One woman. One horse. 48 states for Domestic Violence Awareness

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Domestic Violence is Also This - Spiritual Abuse

This is part six of a series. It contains details of my own experiences and other potential ptsd triggers which may be disturbing to read.

The term “domestic violence” is in some ways misleading, the words themselves reinforcing the misconceptions and myths about this extremely common issue.  What do you think of when you hear the word “violence?” Probably the first word that came to your mind, as with most people - even many of those who have been abused  - is physical violence of some kind.  Hitting, punching, slapping, kicking, shooting, stabbing.  Something visibly violent.

But domestic violence does not start and end with physical violence, and many people have been victimized without having a hand laid upon them.  So many women (and men!) I have talked to have expressed the belief that they were in a “bad” relationship, but it wasn’t abusive because their abuser never hit them.  For this reason, I have come to prefer the term “domestic abuse,” which more easily is understood to include other abuses than just physical.  

It’s time that everyone understood that domestic violence, or domestic abuse if you prefer, is more than just physical violence.  It also includes financial, psychological, emotional, sexual, spiritual, and technological abuse.  For this October’s domestic violence awareness month, I will be discussing each one.  Most abusive relationships include a combination of several types of abuse; many of the types have overlapping characteristics.  Only one type is needed for a relationship to be called abusive, though; experiencing only one type is just as difficult and damaging as going through them all.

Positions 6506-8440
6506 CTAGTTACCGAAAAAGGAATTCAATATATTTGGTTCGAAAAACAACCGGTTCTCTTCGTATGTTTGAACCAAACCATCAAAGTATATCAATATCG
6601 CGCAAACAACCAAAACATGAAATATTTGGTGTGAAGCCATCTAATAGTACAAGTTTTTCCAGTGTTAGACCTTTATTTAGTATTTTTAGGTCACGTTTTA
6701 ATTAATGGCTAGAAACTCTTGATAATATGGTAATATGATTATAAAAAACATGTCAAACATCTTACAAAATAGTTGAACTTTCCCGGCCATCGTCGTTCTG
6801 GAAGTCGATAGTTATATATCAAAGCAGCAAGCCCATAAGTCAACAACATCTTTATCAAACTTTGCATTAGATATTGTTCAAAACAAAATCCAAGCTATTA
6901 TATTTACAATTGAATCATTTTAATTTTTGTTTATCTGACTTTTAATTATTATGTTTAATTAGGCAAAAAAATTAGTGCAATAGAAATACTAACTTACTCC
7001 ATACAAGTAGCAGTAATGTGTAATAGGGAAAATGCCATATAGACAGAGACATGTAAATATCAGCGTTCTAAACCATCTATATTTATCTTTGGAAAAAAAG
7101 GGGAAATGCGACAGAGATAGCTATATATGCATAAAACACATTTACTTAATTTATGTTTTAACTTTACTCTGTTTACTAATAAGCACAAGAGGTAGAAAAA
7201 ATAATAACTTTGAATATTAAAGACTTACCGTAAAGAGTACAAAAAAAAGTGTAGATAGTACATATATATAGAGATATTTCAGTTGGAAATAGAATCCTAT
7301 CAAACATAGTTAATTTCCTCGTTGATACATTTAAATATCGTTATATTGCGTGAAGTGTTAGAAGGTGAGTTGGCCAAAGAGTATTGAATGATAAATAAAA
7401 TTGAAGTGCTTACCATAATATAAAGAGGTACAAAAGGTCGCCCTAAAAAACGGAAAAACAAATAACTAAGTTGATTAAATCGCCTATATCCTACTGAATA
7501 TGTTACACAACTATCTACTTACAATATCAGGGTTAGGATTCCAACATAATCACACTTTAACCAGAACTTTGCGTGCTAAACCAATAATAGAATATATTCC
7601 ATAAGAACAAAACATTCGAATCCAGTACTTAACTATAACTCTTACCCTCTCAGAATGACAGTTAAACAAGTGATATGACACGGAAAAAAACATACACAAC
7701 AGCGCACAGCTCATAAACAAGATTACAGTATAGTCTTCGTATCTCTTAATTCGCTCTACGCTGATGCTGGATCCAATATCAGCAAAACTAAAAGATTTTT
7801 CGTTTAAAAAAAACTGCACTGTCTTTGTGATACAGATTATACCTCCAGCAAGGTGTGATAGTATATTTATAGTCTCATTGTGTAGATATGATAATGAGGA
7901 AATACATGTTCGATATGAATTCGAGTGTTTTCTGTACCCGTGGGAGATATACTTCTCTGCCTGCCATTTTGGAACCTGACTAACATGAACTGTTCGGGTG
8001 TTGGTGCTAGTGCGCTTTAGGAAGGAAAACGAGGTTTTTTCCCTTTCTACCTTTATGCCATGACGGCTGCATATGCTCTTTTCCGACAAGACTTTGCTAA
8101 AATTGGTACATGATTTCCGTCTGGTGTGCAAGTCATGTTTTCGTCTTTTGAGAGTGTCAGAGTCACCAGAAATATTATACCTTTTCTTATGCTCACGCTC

Spiritual Abuse, also called Religious Abuse

Typically when one hears about religious abuse, it is in the form of a cult or a church manipulating its members or abusing its youths.  But there is another form of religious abuse that can happen - religious abuse as a type of domestic violence.

Spiritual or religious abuse is a form of abuse where the victim is manipulated and controlled through their spiritual or religious beliefs.  This can be effected with ANY religion (for the sake of simplicity, I will call all holy writings “scripture” - I do not mean just the Christian Bible).  If you’re reading this and just had a particular religion pop in your head as an example, remember that that is just one example. It can and does happen in your very own religion as well.

This is not the fault of religion; in religious abuse, religion is simply the tool that the abuser uses to gain control of their victim. In many, if not all, cases, the theological idea being used to control the victim is twisted from its intended interpretation to serve the purposes of the abuser.

For example:

* scripture being used to force a woman to have sex with her husband, to fulfil her wifely duties.  This is also sexual abuse.